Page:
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Step 4: Conducting Primary Research

Research forms the core of academic writing and can make or break your paper. At the college level, writers must support their claims through tailored evidence that support their thesis. Research skills can take time and practice to develop, but don’t be intimidated. This guide will cover the basics of conducting primary research.

What is Primary Research?

The concept of primary research is quite simple. Primary research involves the collection of original data that addresses a specific research question. Distinguishing between primary and secondary research can be a point of confusion for beginning researchers. However, a few pointers highlight they key differences between these two forms of research. Secondary research reiterates information that has already been collected and published for others to reference. Examples of secondary research sources include peer-reviewed journals, trade publications and magazines, and books. 

In contrast, primary research requires the researcher to collect data that is not readily accessible. If you have ever conducted an interview, written down an observation, or distributed a questionnaire, you have conducted primary research. In some cases, primary research might involve the collection of data that is already published and made available for the public. For example, a criminal justice project might call for the collection of data from the Uniform Crime Report to describe crime trends. Performing original analysis on pre-existing data also qualifies as primary research.

When to Conduct Primary Research

Though primary research can strengthen any essay, it is not required in all cases. Successful writers know when it is and isn’t important to conduct their own research. Here are some quick and fast tips for deciding when to opt for primary research:

When to Conduct Primary Research

1. Your professor requires it

2. You are writing for an advanced course

3. The essay subject requires it

4. There is little existing research

5: To dispute pre-existing research

6. You have a unique opportunity to conduct research  

Your Professor Requires It

In many cases, your professor will require primary research for a specific paper or project. Both physical and social science professors often require primary research in under-division courses to help students get a feel for primary research techniques. The good news is that professors usually announce when they require you to conduct primary research so that there isn’t any room for confusion. Still, it is always a good idea to carefully check the research requirements for all course assignments to determine the expectations of your professor.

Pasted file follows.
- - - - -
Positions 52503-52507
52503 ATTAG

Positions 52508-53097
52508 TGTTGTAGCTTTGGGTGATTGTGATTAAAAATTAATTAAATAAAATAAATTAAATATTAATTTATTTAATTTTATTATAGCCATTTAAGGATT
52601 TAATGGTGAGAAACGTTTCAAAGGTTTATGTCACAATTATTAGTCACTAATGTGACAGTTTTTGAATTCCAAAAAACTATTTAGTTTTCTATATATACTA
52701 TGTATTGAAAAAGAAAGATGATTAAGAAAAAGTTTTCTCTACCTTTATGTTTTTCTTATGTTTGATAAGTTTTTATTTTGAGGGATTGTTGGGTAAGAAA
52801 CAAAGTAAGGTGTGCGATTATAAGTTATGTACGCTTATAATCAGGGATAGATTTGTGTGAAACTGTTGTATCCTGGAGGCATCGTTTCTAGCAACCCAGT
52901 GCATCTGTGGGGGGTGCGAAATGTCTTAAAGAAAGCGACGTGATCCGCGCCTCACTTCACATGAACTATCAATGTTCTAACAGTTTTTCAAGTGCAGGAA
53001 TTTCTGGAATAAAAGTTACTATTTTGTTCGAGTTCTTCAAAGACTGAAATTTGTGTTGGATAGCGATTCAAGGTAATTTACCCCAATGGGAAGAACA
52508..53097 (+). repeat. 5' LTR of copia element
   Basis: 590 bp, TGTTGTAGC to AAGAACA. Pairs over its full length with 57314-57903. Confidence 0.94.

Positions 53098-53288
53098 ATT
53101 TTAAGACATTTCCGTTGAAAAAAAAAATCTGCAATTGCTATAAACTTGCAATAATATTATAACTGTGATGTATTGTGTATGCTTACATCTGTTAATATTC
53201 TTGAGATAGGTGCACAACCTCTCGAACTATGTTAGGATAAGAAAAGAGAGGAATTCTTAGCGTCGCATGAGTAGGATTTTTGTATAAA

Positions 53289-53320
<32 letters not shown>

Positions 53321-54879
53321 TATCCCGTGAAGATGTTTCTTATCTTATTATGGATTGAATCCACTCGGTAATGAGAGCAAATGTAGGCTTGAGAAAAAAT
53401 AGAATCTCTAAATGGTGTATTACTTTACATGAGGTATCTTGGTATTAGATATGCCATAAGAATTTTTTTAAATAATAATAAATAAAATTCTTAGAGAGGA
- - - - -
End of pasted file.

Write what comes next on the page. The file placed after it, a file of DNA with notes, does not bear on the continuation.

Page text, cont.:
You Are Writing for an Advanced Course

While under-division courses rarely require students to gather their own research, upper-division or graduate-level courses frequently require primary research. Capstone or thesis courses typically require you to conduct your own research to make a unique contribution to your field subject. When you enroll in these types of courses, you can expect to conduct primary research for your assignments. 

The Essay Subject Calls for It

If you select a subject that is locally based or uncommon, it might call for original research. For example, an essay on the opinions regarding the construction of a new student union would require you to personally survey the student body, faculty, or administrators. If you want to assess employee attitudes at a local company, you will need to conduct your own interviews to obtain the pertinent data. 

Little Pre-existing Research Exists

Even when your topic is unoriginal, you might find that little pre-existing research exists on your topic. Because the process of preparing and publishing articles for scholarly journals can be lengthy, it might take time for the academic research community to catch up on your area of interest. For example, research on a new or emerging industry or business might be scarce. If your search for research comes up dry, you will need to conduct your own investigation by gathering industry data or interviewing business leaders. 

To Dispute Pre-existing Research

Disputing the consensus of researchers in your field can be a challenging yet rewarding task. Writers often conduct primary research simply to dispute the conclusion of a previous study or challenge a consensus in their discipline. Two approaches will help you invalidate pre-existing research. First, you can duplicate a pre-existing study and perform it yourself in anticipation of obtaining different results from the original study. Second, you can design a study that tests the same research question through new methods. If your research yields contrasting conclusion, you can cast doubt on previously accepted beliefs that were supported from the previous research.

You Have a Unique Opportunity to Conduct Research

Unique research opportunities exist all around us. Is your uncle the CEO of a Fortune500 company? Does your roommate know the governor of Montana? You can use these connections to obtain interviews, administer questionnaires, or make observations for your essay. Personal connections provide the opportunity to gain access to information that broadens your understanding of your research topic. 

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While these guidelines will help assess when primary research might be appropriate, they are not the only justifications for conducting original research. When in doubt, a professor or academic tutor can advise on the best research methods for a particular project.